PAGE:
The Magic of Operetta
Louise Page and Phillipa Candy's highly successful musical partnership of soprano and pianist has been delighting audiences for over a decade with varied and entertaining performances for groups such as Musica Viva, the ABC, and many other organisations throughout Australia
This CD is a joyous waltz through some of the world's best loved operetta repertoire - a selection to lift the heart and set everyone humming - a nostalgic look back at an era of dashing heroes and women swept off their feet by romance and passion.
Among other awards, Louise is the winner of the inaugural Mietta's Song Recital competition in 1995 and in December 2007 was named the Canberra Times Artist of the Year.
The Magic of Operetta was originally a cabaret show commissioned by Canberra's Bill Stephens for presentation at the National Press Club's Cabaret Headliners series in 2004. It has since been performed many times, prompting repeated requests for this recording.
Operetta as we know it began in the 1850s with the work of Hervé, and more successfully Offenbach (eg. Orphée aux enfers (1858), La belle Hélène 1864). Initially these were short, one act works that contrasted markedly with the longer, more formal and increasingly serious style of opéra comique, which we now think of as grand opera. They were also distinguished from opera by the spoken rather than sung dialogue, and their usually frivolous and risqué nature (it was in Orpheus in the Underworld that the can-can was immortalised).
It was not long before the popularity of operetta in France saw it firmly established in the culture of other countries, most notably in Vienna where the one act operetta's of Suppé and the more lavish spectaculars of Johann Strauss Jnr, appeared in the 1870s, followed later by the works of Lehar. The Viennese operetta often centred around dance forms (the waltz in particular) and featured exotic locations, but didn't have the wit of its french counterpart.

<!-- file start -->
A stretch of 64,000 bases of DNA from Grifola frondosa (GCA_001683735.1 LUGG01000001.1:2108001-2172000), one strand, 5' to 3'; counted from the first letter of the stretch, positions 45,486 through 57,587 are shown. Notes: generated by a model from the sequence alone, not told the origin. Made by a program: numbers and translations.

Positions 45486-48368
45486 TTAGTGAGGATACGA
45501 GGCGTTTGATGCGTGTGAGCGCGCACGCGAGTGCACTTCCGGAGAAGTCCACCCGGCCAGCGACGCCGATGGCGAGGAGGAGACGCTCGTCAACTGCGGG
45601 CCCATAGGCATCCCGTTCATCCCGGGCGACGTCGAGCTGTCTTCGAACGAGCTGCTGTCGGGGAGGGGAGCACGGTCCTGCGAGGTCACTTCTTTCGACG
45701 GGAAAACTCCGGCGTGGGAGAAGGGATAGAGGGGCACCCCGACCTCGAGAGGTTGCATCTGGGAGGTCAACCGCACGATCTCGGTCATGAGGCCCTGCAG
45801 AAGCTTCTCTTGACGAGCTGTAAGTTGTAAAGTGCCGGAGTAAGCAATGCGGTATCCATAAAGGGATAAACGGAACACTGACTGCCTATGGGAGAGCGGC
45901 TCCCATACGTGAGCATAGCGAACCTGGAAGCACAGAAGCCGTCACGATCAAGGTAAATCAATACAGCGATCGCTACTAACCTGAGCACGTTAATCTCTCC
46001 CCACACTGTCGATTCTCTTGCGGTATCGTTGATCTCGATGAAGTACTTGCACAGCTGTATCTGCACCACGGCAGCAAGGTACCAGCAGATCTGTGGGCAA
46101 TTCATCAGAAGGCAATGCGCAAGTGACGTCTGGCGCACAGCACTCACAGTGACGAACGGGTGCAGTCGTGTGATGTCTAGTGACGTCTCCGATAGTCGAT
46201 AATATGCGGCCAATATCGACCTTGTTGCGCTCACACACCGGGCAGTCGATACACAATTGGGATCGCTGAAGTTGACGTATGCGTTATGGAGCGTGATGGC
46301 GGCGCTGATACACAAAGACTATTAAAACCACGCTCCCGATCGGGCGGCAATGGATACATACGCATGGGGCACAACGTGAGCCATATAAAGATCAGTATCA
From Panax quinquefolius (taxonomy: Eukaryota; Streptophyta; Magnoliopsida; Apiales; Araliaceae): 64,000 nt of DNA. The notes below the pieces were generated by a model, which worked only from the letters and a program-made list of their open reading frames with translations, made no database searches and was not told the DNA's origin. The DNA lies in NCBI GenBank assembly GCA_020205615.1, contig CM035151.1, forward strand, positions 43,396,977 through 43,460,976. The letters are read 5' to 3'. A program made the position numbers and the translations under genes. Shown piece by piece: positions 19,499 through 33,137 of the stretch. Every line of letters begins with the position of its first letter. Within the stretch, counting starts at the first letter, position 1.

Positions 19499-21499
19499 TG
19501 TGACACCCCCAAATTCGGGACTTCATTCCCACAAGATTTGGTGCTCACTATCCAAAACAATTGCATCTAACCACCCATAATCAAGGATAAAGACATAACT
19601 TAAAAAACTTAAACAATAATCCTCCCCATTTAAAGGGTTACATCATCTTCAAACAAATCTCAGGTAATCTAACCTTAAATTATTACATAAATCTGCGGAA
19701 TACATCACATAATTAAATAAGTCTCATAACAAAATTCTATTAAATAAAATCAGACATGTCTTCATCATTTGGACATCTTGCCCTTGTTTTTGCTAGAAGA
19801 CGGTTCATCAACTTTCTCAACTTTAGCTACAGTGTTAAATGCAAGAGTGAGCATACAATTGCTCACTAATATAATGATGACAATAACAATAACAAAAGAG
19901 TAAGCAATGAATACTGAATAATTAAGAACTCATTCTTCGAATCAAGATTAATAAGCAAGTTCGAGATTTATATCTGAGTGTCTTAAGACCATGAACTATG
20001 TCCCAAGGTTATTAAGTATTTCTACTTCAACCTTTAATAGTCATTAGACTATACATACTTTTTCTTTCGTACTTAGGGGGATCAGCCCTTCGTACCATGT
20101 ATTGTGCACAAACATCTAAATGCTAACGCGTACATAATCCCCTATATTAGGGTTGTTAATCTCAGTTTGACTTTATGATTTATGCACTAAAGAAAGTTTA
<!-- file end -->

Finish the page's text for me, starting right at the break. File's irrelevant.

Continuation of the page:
By the 1880s operetta had arrived in England in the form of the operettas of Gilbert and Sullivan, and by the turn of the century Americans such as Victor Herbert and Reginald de Koven were writing their own version. These became increasingly more chaste and wholesome, and appealed to a different audience to the original french operetta. After World War II, operetta became known as the musical.
In June 1995 Louise won the Inaugural Song Recital Competition (now the City of Melbourne Recital Award) and has since appeared in recitals for Musica Viva, The Port Fairy Folk Festival and the Collins Street Promenade with accompanist Len Vorster.
Romance (The Desert Song) - Sigmund Romberg
Waltz of my heart (The Dancing Years) - Ivor Novello
One alone (The Desert Song) - Sigmund Romberg
You are my heart's delight (Land of Smiles) Franz Léhar
The Riff song (The Desert Song) Sigmund Romberg
Stout hearted men (New Moon) Sigmund Romberg
I'll follow my secret heart (Conversation Piece) Noel Coward
Meine Lippen sie küssen so heiß (Giuditta) Franz Léhar
(My burning kisses)
I want to be a prima donna (The Enchantress) Victor Herbert
Indian love song (Rose Marie) Rudolf Friml
Don't ask me why (Rio Rita) Robert Stolz
Ah! Sweet mystery of life (Naughty Marietta) Victor Herbert
Deep in my heart (The Student Prince) Sigmund Romberg
Im chambre séparée (Der Opernball) Richard Heuberger
(In a private room...)
The tipsy waltz (La Périchole) Jacques Offenbach
Love unspoken (The Merry Widow) Franz Léhar
Csardas (Countess Maritza) Emmerich Kalman